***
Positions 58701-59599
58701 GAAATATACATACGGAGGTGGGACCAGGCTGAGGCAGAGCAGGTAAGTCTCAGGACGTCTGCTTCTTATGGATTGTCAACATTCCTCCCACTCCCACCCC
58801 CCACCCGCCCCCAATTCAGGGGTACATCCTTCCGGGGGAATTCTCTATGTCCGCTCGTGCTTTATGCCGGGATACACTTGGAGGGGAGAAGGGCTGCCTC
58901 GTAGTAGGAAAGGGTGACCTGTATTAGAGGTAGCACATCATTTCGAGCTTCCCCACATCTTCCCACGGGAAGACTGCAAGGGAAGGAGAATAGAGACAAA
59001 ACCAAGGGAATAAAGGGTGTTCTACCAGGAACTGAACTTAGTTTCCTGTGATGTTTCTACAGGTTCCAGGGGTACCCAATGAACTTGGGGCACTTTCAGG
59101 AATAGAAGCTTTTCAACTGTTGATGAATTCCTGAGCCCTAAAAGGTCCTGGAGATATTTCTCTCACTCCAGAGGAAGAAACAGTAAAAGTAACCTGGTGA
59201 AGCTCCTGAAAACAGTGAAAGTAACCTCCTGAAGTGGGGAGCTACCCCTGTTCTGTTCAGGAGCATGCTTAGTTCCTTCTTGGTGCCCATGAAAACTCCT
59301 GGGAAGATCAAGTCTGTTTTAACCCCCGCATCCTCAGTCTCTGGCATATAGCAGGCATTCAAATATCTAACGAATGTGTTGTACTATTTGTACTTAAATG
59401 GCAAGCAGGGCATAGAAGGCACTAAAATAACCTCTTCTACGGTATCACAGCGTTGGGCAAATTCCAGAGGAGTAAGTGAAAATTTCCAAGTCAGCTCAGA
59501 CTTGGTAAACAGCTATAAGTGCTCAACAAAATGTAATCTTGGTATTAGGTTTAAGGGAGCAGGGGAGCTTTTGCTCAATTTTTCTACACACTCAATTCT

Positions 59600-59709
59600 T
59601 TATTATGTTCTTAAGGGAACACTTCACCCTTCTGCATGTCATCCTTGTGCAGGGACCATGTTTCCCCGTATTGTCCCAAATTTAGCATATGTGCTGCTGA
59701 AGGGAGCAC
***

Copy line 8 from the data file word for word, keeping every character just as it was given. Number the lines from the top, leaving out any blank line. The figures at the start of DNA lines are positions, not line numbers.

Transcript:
59301 GGGAAGATCAAGTCTGTTTTAACCCCCGCATCCTCAGTCTCTGGCATATAGCAGGCATTCAAATATCTAACGAATGTGTTGTACTATTTGTACTTAAATG